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Postmortem Imaging: The Next Radiology Subspecialty?


The rest of the world trains for postmortem imaging, the U.S. is slowly catching on.

This article is part two of a two-part series about postmortem and forensic imaging. Read part one here.

While medical care is often seen as more advanced in the United States, postmortem imaging is still in its infancy.

Countries like Switzerland, Sweden, and Japan routinely use CT in the mortuary or in nearby medical clinics, and have access to this imaging more readily than in the U.S. Some countries use CT on every person who dies there. Several countries also use MRI for the deceased, said Angela Levy, MD, professor of radiology at Georgetown University in Washington, DC.

Imaging the deceased has a number of advantages over straight autopsy, as described in the first article in our series. So why isn’t more postmortem imaging done in the U.S.?

Economics of Postmortem Imaging
One can make an economic argument that CT can save money, even after the costs of buying the equipment and hiring radiologists to do the work, said Barry Daly, MD, professor of diagnostic radiology and nuclear medicine at University of Maryland School of Medicine. One way CT saves money is in not needing to hire pathologists. According to Daly, there is a shortage of trained pathologists in the U.S.

 “It hasn’t really been one of the more attractive medical subspecialties,” he said.

While high resolution imaging makes postmortem imaging more interesting and may help in recruiting, it’s also helpful in offices without enough pathology staff. Using CT helps determine who needs an autopsy, or whether it’s practical to examine only a single body part in a deceased patient. It can help streamline the work and reduce the number of autopsies. “If you don’t have to hire so many pathologists, you can help justify a CT scanner and associated costs,” Daly said.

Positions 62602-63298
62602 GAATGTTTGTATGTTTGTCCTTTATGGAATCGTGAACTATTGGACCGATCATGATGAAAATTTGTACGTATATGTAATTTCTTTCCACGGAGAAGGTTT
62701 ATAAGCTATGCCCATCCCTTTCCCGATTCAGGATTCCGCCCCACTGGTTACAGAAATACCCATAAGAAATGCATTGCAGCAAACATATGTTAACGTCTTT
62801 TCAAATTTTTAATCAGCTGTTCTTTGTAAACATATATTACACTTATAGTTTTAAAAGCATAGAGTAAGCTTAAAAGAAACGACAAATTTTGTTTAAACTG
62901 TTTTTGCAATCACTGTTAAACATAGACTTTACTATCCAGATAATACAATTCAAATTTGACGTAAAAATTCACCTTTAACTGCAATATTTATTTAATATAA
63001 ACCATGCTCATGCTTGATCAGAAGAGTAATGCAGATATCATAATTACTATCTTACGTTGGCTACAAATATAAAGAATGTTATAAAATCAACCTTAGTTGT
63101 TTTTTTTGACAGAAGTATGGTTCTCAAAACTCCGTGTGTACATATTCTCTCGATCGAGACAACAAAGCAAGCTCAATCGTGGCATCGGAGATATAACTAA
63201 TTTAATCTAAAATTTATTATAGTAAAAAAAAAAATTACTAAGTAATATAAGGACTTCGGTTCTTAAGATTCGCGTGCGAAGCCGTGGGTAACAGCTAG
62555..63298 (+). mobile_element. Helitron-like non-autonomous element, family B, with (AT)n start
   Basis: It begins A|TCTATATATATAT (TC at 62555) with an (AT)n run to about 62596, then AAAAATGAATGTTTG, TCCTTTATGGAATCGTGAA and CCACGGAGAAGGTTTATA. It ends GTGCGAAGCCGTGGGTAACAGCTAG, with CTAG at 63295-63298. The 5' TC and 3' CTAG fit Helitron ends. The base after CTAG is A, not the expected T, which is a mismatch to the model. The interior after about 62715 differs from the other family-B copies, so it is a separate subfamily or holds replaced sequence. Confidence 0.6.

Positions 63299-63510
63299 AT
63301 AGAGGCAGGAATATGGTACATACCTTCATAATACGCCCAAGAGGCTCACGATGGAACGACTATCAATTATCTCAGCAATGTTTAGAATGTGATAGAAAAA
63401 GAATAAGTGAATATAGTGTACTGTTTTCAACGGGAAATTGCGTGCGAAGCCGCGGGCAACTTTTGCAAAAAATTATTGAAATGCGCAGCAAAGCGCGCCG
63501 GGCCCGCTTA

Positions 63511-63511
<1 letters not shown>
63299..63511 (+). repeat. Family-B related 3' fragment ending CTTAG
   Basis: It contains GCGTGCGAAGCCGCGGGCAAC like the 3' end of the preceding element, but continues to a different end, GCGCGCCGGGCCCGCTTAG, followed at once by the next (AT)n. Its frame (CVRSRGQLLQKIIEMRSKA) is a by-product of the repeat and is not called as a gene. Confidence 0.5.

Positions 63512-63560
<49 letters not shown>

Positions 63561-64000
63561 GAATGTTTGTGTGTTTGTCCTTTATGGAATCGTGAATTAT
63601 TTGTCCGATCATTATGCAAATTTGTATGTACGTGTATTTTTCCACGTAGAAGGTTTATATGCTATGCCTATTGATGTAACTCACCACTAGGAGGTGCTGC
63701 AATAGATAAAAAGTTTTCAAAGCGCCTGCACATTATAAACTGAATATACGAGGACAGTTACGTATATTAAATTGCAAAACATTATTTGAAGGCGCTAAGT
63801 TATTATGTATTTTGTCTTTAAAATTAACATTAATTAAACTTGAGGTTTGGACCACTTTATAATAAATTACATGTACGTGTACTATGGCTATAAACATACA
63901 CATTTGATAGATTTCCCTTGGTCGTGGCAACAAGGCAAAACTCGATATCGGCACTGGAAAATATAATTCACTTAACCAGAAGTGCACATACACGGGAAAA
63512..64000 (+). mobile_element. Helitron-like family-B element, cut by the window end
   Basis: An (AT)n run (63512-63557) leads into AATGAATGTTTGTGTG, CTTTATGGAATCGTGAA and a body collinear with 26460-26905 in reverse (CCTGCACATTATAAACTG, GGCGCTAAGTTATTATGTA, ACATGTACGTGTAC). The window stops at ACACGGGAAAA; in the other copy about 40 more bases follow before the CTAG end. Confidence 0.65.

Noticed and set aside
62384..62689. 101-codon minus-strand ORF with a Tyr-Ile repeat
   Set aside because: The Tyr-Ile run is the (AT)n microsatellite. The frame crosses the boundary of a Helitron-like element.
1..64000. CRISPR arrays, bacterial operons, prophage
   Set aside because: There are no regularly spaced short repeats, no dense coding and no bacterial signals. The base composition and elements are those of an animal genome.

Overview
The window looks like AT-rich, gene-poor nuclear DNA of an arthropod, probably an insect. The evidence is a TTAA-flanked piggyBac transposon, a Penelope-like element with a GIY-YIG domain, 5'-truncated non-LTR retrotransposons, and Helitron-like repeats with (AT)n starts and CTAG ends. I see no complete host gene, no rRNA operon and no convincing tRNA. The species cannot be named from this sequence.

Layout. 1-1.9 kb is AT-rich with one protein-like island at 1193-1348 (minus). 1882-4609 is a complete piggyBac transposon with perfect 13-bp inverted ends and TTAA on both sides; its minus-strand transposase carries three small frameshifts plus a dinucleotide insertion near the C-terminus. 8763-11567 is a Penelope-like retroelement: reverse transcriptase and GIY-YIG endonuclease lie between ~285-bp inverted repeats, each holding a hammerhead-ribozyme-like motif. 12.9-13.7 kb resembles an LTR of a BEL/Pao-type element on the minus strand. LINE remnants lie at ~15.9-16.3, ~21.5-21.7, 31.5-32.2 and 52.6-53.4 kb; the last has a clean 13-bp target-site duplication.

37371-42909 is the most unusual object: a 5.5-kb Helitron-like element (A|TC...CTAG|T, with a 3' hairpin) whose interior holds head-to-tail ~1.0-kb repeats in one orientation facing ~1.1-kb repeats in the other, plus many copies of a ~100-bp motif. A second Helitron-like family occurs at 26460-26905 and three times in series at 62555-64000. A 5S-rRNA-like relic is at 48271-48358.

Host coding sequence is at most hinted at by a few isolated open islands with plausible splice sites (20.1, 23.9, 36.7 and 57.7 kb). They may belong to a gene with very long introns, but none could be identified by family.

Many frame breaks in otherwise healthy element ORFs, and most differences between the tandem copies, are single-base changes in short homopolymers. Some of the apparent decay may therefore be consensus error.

Another way CT can save money is in court costs, using CT imaging as exhibits. Daly has seen several instances where 3D CT images are used as exhibits, prompting plea bargains before the trial even starts.

“The defense didn’t want to go to trial and have these very obvious injuries displayed,” Daly said. These are cases with bad skull fractures, spinal fractures, and sometimes 15-20 fractures throughout the body. Rather than risk the jury seeing that the injuries, the defense took a plea bargain.

“A big plus is that the prosecution is agreeable that the sentence is appropriate, so trial isn’t necessary. It saves the public a lot of money because you don’t have a trial,” Daly said. He said that plea bargains can save at least a hundred thousand dollars in trial costs. He detailed how CT scans were used as evidence in criminal courts in a paper published in June, 2015 in Academic Forensic Pathology.

What Kind of Scanner Do You Need?
Given that the patients aren’t moving or breathing, a 16-slice CT is adequate for the job. It doesn’t have to scan quickly or be state-of-the-art, Daly said. Plus, it has the same software and computing power as a 64-slice scanner, good because you’ll generate 3,000-4,000 images per study.

Daly recommends getting an especially long table to fit most bodies so the scan is completed in a single table movement. “You could get that kind of scanner new or refurbished for a couple hundred thousand dollars. It’s not as horrendously expensive as buying a dual energy scanner which will set you back several million,” he said. You’ll also need a mini-PACS system.

CT machines for postmortem radiology don’t need bells and whistles, said Craig Hughes, a radiology technologist who now sells imaging equipment through Counterpoint Healthcare Consulting. He also said a 16-slice scanner works in most cases, unless you’re doing research.

Why Isn’t Postmortem Imaging More Common in the U.S.?
The medical examiner system isn’t centralized in the United States, which experts say is one reason why CT scanning hasn’t been widely adopted.